• I know :D a Tube amp Project :D

  • Dude, you teach this stuff better than any profs I’ve had in Electrical Engineerings.

  • Thanks everybody for chiming in. Between my quick blaze through a subject and all the comments picking up where I left off, I think people can really learn something here.

  • Thank you for doing this segment. I used inductors in my last project and even looked into their purpose a little, but didn’t really get it. I thought perhaps they had a little magic in them. Now I know that the magic is really magnetism.

  • Pete, The word you are looking for in the Amorphous ferromagnetic material. Usually they are heat treated and crystallized to attain a µ in the range of 20K-100K. The toroid is wound using a metal tape with an epoxy insulating layer between the winds to minimize eddy current losses. Great video, inductors are a lot of fun.

  • Nice presentation! I’d love to see a followup on the fun, but dangerous, applications of inductors (maybe a field trip to the Tesla museum in CoSpgs? and an explanation of wireless charging?). On the other hand, this might be better left to the anonymous youtube posts.

    Given the outrageously hot June in Boulder, how about a live demo with suitable “volunteers”, of the duality of voltage/current versus water pressure/flow?

    P.S. Transistor Man rocks, but jumbo paisleys are sweet too.

  • The ‘metal can’ that they put around inductors to shield electronics from magnetic interference is made of ‘Mu metal’ or ‘permalloy’. Both are nickel-iron alloys which reduce magnetic fields inside a closed container made of them.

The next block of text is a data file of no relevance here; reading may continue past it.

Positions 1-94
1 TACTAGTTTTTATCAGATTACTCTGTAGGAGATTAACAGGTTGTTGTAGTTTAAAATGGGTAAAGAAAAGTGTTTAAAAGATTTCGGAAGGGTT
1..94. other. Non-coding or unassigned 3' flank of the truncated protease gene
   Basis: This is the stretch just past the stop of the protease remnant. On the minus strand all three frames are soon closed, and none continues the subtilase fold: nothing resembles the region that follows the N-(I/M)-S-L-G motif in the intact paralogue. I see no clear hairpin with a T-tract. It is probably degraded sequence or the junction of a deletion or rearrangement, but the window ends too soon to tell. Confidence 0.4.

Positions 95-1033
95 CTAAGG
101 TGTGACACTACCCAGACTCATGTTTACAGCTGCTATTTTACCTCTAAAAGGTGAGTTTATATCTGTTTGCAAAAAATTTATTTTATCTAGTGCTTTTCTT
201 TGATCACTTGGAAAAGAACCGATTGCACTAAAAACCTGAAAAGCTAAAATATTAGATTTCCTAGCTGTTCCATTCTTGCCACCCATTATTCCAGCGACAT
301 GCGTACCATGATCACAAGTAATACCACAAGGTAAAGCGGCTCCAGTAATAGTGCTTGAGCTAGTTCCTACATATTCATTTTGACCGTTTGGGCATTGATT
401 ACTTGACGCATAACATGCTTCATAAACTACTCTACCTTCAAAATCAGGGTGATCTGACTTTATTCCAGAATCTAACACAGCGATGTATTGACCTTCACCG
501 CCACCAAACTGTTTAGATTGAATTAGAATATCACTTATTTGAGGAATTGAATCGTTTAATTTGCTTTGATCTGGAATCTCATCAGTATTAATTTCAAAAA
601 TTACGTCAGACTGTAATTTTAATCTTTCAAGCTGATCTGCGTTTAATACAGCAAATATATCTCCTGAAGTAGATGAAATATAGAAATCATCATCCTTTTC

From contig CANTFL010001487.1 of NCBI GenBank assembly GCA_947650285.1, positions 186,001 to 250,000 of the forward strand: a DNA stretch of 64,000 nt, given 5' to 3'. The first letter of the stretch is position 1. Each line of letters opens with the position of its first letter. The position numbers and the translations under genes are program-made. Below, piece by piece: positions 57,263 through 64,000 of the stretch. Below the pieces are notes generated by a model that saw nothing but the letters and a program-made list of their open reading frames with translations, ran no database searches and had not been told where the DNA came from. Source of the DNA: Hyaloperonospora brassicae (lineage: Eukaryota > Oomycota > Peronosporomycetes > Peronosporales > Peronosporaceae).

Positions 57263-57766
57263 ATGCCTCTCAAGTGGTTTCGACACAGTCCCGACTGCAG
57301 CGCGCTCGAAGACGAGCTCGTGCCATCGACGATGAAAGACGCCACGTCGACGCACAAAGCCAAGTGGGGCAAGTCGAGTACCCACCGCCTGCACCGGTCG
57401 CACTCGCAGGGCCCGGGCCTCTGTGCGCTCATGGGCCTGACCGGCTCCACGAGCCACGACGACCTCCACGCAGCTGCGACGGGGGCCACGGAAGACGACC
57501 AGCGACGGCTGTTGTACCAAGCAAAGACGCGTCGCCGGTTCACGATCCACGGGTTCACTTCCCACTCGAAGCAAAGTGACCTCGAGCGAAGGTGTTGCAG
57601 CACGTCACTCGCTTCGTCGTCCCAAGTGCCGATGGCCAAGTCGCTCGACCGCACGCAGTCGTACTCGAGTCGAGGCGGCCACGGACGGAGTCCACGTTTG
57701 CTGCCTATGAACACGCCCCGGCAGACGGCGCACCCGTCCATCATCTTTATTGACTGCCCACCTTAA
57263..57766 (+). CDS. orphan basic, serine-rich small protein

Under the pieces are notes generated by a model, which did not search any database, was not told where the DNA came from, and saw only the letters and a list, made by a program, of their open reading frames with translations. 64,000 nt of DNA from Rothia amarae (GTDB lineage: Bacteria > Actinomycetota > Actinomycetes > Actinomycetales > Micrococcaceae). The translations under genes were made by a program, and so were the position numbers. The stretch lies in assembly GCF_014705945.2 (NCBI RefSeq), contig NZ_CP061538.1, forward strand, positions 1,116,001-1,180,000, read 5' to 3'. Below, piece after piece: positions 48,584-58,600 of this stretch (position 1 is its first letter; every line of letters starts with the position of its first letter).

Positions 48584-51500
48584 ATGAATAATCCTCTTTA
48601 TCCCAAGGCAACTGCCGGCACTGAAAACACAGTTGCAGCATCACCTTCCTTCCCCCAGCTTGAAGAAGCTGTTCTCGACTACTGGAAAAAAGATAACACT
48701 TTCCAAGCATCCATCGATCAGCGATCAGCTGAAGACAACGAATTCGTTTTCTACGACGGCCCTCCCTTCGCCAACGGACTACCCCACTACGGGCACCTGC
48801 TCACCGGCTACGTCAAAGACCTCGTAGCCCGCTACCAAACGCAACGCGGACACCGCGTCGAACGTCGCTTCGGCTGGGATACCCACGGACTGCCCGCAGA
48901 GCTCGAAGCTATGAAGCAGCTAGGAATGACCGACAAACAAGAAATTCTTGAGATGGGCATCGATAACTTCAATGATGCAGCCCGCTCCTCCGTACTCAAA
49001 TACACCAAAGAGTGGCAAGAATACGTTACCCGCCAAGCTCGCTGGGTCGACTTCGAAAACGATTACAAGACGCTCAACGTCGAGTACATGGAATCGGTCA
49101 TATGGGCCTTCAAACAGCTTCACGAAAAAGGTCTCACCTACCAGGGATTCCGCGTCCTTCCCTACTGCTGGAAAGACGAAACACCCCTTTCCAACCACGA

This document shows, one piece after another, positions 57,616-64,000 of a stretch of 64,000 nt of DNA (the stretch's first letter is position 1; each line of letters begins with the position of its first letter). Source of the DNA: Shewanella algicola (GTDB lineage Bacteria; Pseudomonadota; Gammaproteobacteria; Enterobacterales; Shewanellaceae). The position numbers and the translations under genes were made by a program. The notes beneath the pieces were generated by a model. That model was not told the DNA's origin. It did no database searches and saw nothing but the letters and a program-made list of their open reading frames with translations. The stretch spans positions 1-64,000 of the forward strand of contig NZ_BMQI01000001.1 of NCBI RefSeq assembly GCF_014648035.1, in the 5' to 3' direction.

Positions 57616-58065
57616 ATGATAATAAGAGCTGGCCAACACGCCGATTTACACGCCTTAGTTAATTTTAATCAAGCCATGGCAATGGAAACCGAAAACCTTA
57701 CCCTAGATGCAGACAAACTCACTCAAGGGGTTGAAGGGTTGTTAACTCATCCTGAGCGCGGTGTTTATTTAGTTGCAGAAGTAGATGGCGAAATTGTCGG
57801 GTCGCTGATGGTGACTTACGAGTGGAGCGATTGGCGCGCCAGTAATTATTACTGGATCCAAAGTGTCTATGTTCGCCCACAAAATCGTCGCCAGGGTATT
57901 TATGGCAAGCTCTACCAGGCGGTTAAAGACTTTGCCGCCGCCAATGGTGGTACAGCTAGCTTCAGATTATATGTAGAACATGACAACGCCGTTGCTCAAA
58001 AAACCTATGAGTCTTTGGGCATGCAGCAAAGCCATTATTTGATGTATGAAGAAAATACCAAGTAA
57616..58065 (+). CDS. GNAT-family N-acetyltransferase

Oh, and nice shirt, btw :-)

  • Nate! Your going to make your guys work the week and only give them Wednesday off? I thought you’d be nicer than that and not do what everyone else does. Why can’t just close from Wednesday to Friday? Nothing is going to get done anyway…..

    • Because if we don’t come in on Thursday and Friday, we can’t get all those beautiful red boxes out to you, our loyal customers!

    • Not getting to work one wendsday at Sparkfun is punishment

    • We’d take more time off for the forth of July holiday but there’s too many new products, videos, kit cards, robots, and websites to work on. Too many projects, not enough time…

      • Oh? Is the world coming to an end and I wasn’t notified? Why can’t these things wait till next week? You know Android’s Ice cream sandwich (Yawn) release only has 11% Android user base. So why does everything have to be done NOW NOW NOW?! What are you going to do with all these things that you have to work on? Let me guess… Sell them? Tell me how that isn’t related to money…

        Be cool and be different and give your guys Thursday and Friday off. I’ll bet those guys out in Silicon Valley are doing it. Are you going to let those guys show you up? Seriously? You disappoint me Nate. Mr. AVC isn’t as cool as the guys out in Silicon Valley? Blah! It’s a sad day in Geek World!

  • Why can you assume that µo is 1? I thought it was 4π x 10-7 or 1.257 x 10-6 in free air.

    • Did I jack that up? I’ll have to find the reference that I saw…

      • I think that it might have been the relative permeability that you saw, which is µ/µo = 1.00000037 Wikipedia table

        • Derp. That was it. You’d think I’d remember that stuff.

          • Yes, in fact you should use µ instead of µ0. µ0 is the vacuum permeability and µ=µ0*µr where µr is the relative permeability of the material. µr=1 in the case of air coils that’s probably why you made this mistake.

  • Now I kind of want to get a cap and a coil together so I can throw a party.